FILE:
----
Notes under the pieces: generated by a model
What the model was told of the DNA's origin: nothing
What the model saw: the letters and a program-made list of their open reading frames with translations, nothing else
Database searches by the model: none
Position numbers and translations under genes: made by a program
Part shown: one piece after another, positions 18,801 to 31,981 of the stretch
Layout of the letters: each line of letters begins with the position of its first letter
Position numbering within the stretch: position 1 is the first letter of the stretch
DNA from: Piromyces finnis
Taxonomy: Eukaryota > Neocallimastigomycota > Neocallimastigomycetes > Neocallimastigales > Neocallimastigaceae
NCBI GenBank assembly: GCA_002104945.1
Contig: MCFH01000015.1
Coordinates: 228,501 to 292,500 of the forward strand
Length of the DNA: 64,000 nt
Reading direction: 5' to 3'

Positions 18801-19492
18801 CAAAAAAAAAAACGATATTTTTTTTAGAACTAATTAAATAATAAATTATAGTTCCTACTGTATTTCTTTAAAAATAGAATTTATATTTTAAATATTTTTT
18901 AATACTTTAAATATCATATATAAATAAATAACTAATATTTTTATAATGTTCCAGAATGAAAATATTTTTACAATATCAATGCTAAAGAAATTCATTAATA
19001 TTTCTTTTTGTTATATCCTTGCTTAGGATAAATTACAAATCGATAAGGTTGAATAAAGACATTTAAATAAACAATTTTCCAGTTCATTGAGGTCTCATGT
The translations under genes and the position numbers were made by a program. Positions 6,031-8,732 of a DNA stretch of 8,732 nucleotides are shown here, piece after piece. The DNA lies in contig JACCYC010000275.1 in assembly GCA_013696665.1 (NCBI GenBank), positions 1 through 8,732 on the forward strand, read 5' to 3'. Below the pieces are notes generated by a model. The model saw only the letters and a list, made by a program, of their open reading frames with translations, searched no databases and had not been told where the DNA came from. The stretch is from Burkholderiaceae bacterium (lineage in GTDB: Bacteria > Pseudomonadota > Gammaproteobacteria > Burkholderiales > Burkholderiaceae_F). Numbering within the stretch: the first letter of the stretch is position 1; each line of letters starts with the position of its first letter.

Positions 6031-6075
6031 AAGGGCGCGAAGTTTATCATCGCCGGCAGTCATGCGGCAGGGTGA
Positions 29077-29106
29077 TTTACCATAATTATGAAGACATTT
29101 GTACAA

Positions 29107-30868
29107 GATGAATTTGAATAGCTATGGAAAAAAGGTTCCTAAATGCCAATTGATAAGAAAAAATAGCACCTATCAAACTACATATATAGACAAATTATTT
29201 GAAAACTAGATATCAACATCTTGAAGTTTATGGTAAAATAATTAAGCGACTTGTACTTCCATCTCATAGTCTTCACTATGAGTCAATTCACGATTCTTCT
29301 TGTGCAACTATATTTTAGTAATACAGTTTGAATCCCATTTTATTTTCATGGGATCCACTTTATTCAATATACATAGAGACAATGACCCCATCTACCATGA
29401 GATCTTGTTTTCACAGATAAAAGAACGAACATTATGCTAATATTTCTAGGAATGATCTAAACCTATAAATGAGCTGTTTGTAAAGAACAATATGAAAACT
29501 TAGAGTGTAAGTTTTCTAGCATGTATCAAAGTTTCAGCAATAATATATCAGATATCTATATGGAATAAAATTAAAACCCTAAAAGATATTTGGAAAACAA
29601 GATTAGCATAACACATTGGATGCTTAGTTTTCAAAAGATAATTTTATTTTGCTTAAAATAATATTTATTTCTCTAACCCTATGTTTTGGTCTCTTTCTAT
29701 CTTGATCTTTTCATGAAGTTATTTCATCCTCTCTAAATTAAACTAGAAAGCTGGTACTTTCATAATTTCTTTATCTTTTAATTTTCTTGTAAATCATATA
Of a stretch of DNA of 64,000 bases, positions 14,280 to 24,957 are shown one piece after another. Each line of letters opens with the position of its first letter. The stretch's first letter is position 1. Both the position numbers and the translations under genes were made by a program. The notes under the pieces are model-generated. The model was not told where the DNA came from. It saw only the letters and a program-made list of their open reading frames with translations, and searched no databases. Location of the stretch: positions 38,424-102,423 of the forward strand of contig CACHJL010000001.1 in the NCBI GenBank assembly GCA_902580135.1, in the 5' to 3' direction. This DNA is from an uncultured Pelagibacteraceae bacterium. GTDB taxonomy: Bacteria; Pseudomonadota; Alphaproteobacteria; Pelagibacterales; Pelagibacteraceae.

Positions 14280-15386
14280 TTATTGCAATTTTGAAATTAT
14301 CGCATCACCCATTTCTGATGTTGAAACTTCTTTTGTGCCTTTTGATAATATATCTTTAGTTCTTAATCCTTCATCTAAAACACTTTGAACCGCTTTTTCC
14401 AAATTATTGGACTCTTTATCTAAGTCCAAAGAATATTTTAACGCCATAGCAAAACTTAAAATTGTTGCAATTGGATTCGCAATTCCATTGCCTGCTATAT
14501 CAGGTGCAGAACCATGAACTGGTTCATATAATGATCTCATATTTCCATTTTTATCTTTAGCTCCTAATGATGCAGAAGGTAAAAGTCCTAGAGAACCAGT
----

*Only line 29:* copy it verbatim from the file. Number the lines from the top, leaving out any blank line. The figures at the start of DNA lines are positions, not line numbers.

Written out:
29301 TGTGCAACTATATTTTAGTAATACAGTTTGAATCCCATTTTATTTTCATGGGATCCACTTTATTCAATATACATAGAGACAATGACCCCATCTACCATGA